Wednesday, August 10, 2011

Billy Grammer (1925-2011)

The music industry and the Grand Ole Opry lost another legend as Billy Grammer passed away earlier today. Billy was a great Opry member who has been more or less retired in recent years. He was also one of the nicest men there was. The following biography on Billy is from "The Encyclopedia of Country Music", and was written by Walt Trott:

"Gotta Travel On" put singer Billy Wayne Grammer on the musical map. Adapted from a 150-year-old British folk tune, that October 1958 release landed him on a trio of charts: country (#5), pop (#4) and r&b (#14). In addition, the million-selling record was the first hit for Monument Records and its founder, record producer Fred Foster. A 1961 release, "Bonaparte's Retreat" b/w "The Kissing Tree," is estimated to have sold 500,000 units.

The eldest of thirteen children, Grammer began playing guitar at five and from an early age played locally with fiddler father Arch Grammer. Billy Grammer made his radio debut on WJPF-Herrin, Illinois, in 1940. After military service in World War II he worked for Connie B. Gay at WARL-Arlington, Virginia. There Grammer performed on Jimmy Dean's CBS-TV show (1957-58). Grammer joined the Grand Ole Opry in 1959, remaining there until he lost his eyesight.

He designed the Grammer Flat Top Guitar, donating his first model to the Country Music Hall of Fame in 1969. The agile guitarist's sophisticated licks garnered numerous studio sessions with artists such as Eddy Arnold, Louis Armstrong, and Patti Page, and inspired other guitarists, such as Roy Clark. In 1965 Grammer had his own syndicated TV series.

Deeply religious, Grammer delivered the invocation for the Grand Ole Opry House opening on March 16, 1974.

That completes the biography. But I will add a correction. Despite his eyesite problems, Billy did not give up his Opry membership. He would appear at the Opry every once in a while, although after 2006, he did not appear again until he celebrated his 50 year as on Opry member in 2009, and he was always with his wife, Ruth, who usually stood by next to him on stage. (They were married in 1944). Even during his last Opry appearances, on Friday February 27 & Saturday February 28, 2009, when Billy was honored for his 50 years as an Opry member, Billy's voice was great as was his guitar playing. What I remember most about that Friday night, was that Billy did his great hit, "Gotta Travel On", and he extended it into about a 10 minute number. He was very gracious and really enjoyed himself that night.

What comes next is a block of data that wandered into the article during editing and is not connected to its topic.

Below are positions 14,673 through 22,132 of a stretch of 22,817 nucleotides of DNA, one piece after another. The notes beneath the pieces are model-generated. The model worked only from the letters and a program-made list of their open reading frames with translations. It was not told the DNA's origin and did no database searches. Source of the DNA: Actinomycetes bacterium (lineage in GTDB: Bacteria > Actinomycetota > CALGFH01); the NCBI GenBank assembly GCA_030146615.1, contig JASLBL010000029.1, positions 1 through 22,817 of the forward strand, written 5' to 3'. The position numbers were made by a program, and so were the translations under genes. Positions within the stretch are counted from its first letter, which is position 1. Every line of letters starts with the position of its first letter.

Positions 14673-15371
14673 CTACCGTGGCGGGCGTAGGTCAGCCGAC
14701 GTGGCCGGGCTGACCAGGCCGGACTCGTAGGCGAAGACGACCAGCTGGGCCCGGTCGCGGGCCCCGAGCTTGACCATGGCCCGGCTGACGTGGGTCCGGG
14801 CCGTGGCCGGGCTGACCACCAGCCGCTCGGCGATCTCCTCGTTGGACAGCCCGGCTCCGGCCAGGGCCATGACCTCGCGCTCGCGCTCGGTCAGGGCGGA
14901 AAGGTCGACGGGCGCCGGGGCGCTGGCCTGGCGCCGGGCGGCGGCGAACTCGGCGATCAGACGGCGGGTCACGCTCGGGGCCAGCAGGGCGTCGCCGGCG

In honor of Billy Grammer, here is the Opry line up from Friday February 27, when he was honored as a 50 year Opry member.

Friday February 27, 2009

8:00: John Conlee(host); Jimmy C Newman; Mel McDaniel; Del McCoury Band
8:30: Jimmy Dickens(host); Jesse McReynolds & The Virginia Boys; Jim Ed Brown; Mac Davis
9:00: Diamond Rio(host); Jack Greene; BILLY GRAMMER; Jean Shepard; Bobby Osborne & Rocky Top X-Press
9:30: Riders In The Sky(host); Jan Howard; Mike Snider; Lee Greenwood

God Bless Billy Grammer and his family

1 comment:

  1. We were blessed that his family shared him with the world. On stage, not only was he great, but he also seemed like a nice person. I have a friend who knows him and his family, and he was even nicer than THAT. A great singer and an even greater picker.

    Two stories. One is the first time he did the TV portion. I noticed that he sat on a stool and, when he finished, Jimmy Capps grabbed the stool and carried it as Billy walked off with his hand on Jimmy's shoulder--his vision has been bad for a long time. Anyway, he had unplugged years before and still hadn't plugged back in. Bill Anderson introduced him and Billy introduced Capps, Billy Linneman, and Harold Weakley, who had a snare drum, and Billy said, "Keep Joe Edwards off this stage," and I laughed because he had to mean that Joe played an electric guitar.

    The other is an old Porter Wagoner joke. He said he went fishing with Billy Grammer, Mel Tillis, and Grandpa Jones, and it was rough because, he said, Billy can't see, Grandpa can't hear, and Mel can't talk! I'm sure Billy got a kick out of it, and he leaves us all with warm memories. The word is warmth.